Tim DeChristopher: Biding time by bidding big
Social entrepreneurs like to use the word “scrappy” to describe the way they tackle big problems. Think of doing whatever it takes—writing emails until 4 a.m., living in your best friend’s basement, etc.—all for the big-picture change you seek. Then there’s Tim DeChristopher, who spent $1.7 million dollars he didn’t have…
After the Bureau of Land Management (BLM) announced in December 2008 its plan to auction oil and gas leases on federal land in Utah — much of the land abutting Arches and Canyonlands national parks — members of Congress, activists, environmental groups and even actor Robert Redford pulled out all the stops to try to stymie the plan. They filed lawsuits, waged protests, held press conferences. But nothing worked. The auction went ahead.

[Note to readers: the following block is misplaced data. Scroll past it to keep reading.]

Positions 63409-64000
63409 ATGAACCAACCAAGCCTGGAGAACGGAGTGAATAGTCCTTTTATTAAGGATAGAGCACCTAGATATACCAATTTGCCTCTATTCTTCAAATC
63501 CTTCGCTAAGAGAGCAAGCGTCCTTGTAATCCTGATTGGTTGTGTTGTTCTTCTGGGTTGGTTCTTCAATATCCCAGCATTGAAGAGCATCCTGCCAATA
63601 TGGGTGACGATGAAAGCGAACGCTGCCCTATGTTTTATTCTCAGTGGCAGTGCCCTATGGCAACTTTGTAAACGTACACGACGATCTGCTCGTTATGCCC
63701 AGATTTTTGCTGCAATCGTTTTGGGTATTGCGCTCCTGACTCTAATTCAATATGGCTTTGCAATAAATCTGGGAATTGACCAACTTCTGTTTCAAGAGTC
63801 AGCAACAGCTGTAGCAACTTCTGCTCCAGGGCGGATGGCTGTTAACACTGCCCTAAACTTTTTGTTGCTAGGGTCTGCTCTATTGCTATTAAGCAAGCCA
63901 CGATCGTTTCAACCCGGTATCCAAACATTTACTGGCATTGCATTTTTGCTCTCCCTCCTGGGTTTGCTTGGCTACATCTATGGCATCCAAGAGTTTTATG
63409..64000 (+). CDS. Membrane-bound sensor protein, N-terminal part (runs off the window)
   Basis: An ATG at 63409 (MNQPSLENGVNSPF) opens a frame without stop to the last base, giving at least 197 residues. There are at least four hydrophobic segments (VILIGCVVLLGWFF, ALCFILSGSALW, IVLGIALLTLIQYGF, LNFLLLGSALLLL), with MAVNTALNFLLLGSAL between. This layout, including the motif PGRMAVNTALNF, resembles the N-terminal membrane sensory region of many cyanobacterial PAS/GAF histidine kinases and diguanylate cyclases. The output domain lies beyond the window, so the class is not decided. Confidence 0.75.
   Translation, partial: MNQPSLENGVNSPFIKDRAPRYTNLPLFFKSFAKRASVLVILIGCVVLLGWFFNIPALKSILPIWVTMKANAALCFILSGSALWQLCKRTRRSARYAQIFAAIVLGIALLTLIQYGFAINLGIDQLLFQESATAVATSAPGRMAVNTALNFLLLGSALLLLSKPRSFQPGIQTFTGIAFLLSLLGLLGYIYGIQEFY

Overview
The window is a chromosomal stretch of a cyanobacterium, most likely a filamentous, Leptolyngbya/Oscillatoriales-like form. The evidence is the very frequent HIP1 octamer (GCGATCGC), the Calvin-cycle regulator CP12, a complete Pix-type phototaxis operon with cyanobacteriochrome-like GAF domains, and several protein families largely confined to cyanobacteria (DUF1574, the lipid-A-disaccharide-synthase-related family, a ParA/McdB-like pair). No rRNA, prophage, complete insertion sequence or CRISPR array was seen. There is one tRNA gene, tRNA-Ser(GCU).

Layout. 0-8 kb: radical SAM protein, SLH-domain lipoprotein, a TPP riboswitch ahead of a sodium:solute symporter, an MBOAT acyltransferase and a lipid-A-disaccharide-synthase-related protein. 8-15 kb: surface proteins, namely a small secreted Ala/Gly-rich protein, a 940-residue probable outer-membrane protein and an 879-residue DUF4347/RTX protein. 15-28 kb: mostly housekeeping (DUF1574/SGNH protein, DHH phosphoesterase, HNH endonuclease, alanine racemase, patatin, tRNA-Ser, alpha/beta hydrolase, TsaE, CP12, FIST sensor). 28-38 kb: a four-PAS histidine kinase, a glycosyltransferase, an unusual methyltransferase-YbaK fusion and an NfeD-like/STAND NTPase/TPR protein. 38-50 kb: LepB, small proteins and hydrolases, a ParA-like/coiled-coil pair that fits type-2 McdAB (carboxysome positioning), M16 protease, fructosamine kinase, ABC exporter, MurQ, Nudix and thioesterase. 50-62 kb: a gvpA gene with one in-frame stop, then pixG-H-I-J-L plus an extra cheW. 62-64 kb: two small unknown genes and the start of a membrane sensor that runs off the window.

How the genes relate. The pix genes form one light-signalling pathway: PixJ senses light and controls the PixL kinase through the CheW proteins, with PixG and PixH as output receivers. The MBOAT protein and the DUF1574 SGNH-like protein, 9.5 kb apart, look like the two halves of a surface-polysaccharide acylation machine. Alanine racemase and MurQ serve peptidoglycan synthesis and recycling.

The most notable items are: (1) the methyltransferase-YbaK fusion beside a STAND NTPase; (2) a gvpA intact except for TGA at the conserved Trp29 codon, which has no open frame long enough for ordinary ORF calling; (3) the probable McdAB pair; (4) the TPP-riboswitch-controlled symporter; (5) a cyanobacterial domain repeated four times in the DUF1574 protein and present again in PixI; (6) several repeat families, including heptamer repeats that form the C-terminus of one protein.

That’s when Tim DeChristopher, an economics student at the University of Utah, got serious, as he recounted to Mother Jones.
He showed up at the auction, resolved to stop it, but without any plan in mind. When an auction organizer asked him if he was there to bid, he accepted the paddle and proceeded to outbid speculators on 13 parcels covering more than 22,000 acres.
Eventually, the auction organizers discovered Tim’s ploy and had him removed, but his actions forced the BLM to invalidate the auction. The delay allowed a new Secretary of the Interior, Ken Salazar, to take office and cancel the auction, ensuring that the land will remain protected under the Obama administration.
And all because one scrappy student had the courage to show up and raise his voice — and his paddle.
Photo: Salt Lake Tribune